Phyllis Hawkins & Associates, Inc. handles permanent individual and group placements of attorneys in law firms and corporations in Arizona.

From the Recruiters

Monday, 2008 17 November

Quick Tips for Associates

As the market becomes tighter, I am receiving many more calls than normal from associates looking for help. Since I cannot work with everyone, and goodness knows I wish I could, here are some tips that might prove helpful in your job search.

Plan to attach a resume (more on that in a minute) a copy of your law school transcript, and a separate sheet highlighting your representative transactions if you are a corporate lawyer. If you are a litigator, a writing sample should accompany the other documents. (Remember to use something that has been filed — please don’t compromise your current firm or their clients with privileged information).

Here’s what I like to see on a one page resume:

It should include your name, home address, cell phone number and personal, (non provocative) e-mail address. Don’t include an objective — your objective is to change jobs.

Begin with your Education and include any honors or journals, and GPA or class ranking if you are proud of them.

Next is Legal Experience. List the name of your current position, date to present, and describe your background, including both the functional duties and types of matters you handle — this section can be several sentences. Prior jobs are listed in descending chronological order with shorter descriptions.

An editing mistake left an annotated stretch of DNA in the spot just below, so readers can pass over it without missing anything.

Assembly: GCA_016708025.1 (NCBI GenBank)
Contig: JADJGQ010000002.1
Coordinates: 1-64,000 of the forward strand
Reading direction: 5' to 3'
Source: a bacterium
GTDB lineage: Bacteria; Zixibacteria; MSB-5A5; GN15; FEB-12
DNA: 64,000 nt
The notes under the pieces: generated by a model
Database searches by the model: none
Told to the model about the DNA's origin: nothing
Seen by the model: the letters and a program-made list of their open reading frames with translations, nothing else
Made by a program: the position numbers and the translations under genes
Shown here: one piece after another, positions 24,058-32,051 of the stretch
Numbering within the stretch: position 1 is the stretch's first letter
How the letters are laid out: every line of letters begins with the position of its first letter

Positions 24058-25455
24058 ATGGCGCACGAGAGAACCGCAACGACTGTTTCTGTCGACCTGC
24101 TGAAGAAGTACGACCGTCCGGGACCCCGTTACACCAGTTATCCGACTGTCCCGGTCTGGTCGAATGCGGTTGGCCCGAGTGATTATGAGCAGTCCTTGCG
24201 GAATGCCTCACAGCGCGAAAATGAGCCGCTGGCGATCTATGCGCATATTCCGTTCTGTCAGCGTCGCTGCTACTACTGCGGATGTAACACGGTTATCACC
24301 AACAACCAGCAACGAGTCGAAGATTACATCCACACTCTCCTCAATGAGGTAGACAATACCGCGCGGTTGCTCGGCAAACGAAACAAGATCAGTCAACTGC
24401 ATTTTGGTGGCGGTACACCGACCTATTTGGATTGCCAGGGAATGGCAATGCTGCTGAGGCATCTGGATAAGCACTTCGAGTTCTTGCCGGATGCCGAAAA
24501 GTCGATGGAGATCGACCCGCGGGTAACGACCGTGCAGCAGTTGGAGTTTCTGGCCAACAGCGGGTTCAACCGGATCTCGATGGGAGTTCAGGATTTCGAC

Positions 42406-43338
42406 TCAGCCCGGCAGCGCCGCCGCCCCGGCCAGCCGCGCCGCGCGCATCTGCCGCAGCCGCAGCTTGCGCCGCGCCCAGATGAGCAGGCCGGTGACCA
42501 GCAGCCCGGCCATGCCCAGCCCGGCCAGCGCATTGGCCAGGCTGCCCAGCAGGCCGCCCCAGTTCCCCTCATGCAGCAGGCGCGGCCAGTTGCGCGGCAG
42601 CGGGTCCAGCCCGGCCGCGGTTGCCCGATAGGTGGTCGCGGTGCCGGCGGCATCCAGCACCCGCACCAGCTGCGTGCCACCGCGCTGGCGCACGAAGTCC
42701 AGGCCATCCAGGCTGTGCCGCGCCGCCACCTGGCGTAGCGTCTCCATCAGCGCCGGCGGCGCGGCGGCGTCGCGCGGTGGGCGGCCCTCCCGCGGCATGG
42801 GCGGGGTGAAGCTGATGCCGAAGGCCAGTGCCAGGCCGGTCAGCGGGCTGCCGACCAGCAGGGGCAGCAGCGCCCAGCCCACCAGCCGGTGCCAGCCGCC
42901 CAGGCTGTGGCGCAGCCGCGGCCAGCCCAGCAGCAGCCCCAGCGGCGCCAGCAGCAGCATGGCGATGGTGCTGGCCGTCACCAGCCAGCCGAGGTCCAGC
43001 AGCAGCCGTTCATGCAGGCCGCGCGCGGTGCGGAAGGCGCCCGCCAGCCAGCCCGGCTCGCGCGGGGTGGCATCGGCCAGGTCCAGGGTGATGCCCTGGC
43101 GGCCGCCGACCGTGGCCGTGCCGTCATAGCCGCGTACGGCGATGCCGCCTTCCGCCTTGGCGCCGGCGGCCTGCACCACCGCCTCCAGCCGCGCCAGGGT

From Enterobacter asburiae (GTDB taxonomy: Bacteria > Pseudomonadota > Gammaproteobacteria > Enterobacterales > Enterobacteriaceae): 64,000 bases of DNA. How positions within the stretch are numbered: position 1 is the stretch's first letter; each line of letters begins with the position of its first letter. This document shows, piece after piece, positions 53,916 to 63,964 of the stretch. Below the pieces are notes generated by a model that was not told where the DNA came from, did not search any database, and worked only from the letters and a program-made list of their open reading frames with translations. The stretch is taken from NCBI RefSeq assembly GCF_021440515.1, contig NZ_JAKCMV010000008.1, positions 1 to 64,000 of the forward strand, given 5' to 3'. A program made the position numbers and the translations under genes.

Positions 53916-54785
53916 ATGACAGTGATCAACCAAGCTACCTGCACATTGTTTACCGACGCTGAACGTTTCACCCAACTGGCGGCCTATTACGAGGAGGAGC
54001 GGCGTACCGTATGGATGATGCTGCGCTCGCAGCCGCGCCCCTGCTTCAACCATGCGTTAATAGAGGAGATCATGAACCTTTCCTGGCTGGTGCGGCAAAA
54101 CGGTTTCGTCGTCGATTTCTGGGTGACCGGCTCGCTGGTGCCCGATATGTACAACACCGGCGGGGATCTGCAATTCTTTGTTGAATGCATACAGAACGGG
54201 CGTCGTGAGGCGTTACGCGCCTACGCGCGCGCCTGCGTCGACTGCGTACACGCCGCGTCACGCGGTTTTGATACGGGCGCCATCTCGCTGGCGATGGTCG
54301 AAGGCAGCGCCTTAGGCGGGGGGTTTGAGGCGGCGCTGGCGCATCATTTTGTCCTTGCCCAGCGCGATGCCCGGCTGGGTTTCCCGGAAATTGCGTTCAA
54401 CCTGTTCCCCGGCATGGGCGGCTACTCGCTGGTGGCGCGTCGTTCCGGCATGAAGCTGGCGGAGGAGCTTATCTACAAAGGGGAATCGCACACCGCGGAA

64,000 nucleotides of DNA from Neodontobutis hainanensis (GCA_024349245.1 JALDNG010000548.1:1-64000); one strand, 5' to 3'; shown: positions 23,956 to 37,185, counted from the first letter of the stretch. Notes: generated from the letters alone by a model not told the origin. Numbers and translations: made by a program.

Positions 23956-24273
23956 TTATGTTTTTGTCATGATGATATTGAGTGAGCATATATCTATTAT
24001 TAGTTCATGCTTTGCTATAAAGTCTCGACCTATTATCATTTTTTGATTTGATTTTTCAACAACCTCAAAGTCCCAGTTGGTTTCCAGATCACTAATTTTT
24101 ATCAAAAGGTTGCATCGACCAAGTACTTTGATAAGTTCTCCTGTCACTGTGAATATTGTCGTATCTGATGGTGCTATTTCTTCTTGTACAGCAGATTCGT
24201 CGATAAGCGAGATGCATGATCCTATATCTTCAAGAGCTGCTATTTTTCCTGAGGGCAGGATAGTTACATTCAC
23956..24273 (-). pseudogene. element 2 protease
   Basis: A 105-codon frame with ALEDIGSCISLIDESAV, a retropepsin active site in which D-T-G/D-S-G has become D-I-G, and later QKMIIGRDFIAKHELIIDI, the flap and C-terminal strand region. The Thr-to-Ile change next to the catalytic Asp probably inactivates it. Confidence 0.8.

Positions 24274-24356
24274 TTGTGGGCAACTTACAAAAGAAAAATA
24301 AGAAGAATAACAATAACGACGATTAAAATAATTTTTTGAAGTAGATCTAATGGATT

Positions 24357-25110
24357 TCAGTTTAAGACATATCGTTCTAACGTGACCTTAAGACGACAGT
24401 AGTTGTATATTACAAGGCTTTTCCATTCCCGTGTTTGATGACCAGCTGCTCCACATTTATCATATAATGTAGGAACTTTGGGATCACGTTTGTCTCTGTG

Non Legal Experience is only included if you had a career between undergraduate and law school. Leave off jobs held during school. You can list that you financed all or part of your education without the particulars.

Memberships and Affiliations are next. Include state bar memberships, federal court or circuit admissions, professional organizations and sections, etc. Civic activities can be included here, but do not include political or religious affiliations.

If you have them, mention publications, speaking engagements or other languages you speak. Forget “references upon request,” it is assumed.

Oh, and send it to me first, not after being rejected by everyone in town. I can’t help you then.

Monday, 2008 17 November

Social Networks Proving Value in Recruitment

From the Phoenix Business Journal

Thursday, 2008 11 September

Time to Look in the Mirror

If you don’t know your destination, how will you know when you’ve arrived?

Whether you are a languishing associate or a partner who wants a bigger slice of a bigger pie, the decision to leave your current firm should not be taken lightly. A bit of self-reflection, before polishing that resume, will make for a more successful move.

Begin by reviewing both your short- and long-term goals and preferences. Questions to consider:

• Where do you see yourself ten years from now?
• What is the best way to get there?  
• What do you like most about your current situation? What do you like least?
• Do you need additional training in a particular practice area? 
• Is moving now going to help or hurt your career? 
• How have your goals changed since you began with your current firm?

Self-assessment is crucial to determining where you want to go, and will give you the confidence to stay on track.

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